You can’t trust what’s on TV

A fellow named Rafael Scheel recently published some interesting research about hacking smart TVs. He discovered a way to use $150 worth of radio transmitter equipment to send signals to a smart TV. He combined this with a couple of other exploits (one involving the Adobe Flash player, one involving JavaScript, both supported by the web browser on the TV) to load malware on the TV.

Scheel’s attack in interesting, because it doesn’t require physical access to the TV, it’s virtually undetectable, and it’s very hard to remediate once exploited.

Imagine your book’s character parking her car outside her target’s business or residence, turning on her laptop, attaching a special transmitter, and tricking all the smart TVs in the area to upload an exploit. Then she could do any of several things:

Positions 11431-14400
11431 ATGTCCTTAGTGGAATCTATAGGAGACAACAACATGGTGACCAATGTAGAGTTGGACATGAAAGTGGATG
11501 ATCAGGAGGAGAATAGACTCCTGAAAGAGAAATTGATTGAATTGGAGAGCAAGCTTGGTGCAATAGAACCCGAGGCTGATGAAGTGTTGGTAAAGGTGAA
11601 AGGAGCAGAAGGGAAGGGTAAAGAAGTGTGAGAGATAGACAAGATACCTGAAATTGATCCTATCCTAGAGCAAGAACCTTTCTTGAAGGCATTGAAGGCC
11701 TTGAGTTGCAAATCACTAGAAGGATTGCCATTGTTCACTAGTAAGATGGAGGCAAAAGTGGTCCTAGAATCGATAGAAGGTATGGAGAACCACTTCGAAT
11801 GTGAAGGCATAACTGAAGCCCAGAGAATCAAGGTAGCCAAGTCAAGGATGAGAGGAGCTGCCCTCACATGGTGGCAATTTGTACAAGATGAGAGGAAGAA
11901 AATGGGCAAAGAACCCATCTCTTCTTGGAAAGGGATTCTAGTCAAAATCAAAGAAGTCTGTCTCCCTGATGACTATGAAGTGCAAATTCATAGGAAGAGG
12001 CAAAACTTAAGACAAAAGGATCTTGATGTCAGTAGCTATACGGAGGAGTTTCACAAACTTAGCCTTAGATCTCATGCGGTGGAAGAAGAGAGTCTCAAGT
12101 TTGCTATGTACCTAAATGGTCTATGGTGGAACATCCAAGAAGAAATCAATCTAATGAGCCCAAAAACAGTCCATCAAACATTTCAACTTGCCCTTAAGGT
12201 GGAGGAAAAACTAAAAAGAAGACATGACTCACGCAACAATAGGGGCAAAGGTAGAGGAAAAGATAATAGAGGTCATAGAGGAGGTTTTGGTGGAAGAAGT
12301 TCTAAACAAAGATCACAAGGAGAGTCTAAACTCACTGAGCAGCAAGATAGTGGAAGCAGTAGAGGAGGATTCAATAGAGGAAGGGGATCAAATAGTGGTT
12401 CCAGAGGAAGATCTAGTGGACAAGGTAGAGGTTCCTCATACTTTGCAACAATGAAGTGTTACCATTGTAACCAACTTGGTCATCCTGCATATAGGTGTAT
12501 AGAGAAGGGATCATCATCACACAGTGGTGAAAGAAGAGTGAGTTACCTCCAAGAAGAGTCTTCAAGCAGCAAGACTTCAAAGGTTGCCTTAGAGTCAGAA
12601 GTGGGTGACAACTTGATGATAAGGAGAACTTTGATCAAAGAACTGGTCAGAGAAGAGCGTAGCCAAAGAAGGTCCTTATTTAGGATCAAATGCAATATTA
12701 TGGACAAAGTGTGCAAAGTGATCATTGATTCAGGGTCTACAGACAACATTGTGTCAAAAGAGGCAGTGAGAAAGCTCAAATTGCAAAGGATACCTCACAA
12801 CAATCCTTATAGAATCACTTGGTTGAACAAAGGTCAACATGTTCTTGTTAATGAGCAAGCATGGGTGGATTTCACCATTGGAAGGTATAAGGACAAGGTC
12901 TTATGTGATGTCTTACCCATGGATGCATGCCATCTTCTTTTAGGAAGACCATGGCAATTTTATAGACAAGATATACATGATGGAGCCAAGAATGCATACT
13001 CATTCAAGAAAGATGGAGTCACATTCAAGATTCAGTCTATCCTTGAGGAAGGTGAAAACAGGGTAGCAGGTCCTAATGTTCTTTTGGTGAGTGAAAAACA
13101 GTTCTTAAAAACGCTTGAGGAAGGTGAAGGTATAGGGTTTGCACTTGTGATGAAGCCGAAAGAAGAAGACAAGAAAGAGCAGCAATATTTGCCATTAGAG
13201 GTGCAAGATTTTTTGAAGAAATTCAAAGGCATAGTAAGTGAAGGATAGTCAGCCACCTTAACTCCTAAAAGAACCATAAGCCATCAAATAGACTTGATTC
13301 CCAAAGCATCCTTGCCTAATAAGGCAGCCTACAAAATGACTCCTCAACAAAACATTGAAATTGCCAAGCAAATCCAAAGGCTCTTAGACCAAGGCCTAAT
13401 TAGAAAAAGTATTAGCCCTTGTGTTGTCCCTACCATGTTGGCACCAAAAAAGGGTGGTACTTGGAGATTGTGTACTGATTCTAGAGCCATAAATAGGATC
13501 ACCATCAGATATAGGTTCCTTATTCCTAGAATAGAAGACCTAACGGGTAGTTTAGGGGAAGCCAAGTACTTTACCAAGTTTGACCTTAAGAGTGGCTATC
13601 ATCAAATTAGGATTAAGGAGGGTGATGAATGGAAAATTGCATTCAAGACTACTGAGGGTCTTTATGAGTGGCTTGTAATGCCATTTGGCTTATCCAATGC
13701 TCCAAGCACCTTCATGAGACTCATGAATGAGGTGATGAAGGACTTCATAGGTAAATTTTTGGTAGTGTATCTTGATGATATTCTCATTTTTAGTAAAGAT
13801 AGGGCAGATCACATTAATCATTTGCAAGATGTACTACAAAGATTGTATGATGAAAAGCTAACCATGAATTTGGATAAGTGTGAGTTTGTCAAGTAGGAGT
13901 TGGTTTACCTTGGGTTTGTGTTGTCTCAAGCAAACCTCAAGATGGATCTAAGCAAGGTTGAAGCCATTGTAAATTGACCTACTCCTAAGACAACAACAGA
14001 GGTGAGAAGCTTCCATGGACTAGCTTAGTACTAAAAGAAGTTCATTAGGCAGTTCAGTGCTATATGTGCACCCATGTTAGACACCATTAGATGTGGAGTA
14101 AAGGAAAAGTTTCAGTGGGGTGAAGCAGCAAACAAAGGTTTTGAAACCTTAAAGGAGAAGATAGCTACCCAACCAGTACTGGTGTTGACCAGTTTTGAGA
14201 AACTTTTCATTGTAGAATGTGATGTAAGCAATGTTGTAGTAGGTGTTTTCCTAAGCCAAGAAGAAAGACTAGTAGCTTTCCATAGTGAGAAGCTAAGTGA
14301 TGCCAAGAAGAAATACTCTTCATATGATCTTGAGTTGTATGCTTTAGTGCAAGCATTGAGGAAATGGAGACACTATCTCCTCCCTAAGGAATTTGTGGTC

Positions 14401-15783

• use the TV’s wireless connection to attack other targets on the same network

  • join the TVs to a botnet to attack a web site

  • mine some bitcoins

  • capture audio using the TV’s voice control feature

Smart TVs are probably like most Internet of Things (IoT) devices. The manufacturer happily staples on all these features to add value but then falls short in addressing security problems discovered later. Have you ever heard of anyone applying a firmware update to a TV? My TVs are a few years old, making them somewhat antiquated. So maybe TV firmware updates are commonplace, but somehow I doubt it.

Do you have a smart TV? Is it connected to the internet?

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Author: carl

A web programmer and Linux system administrator who would like to be a writer.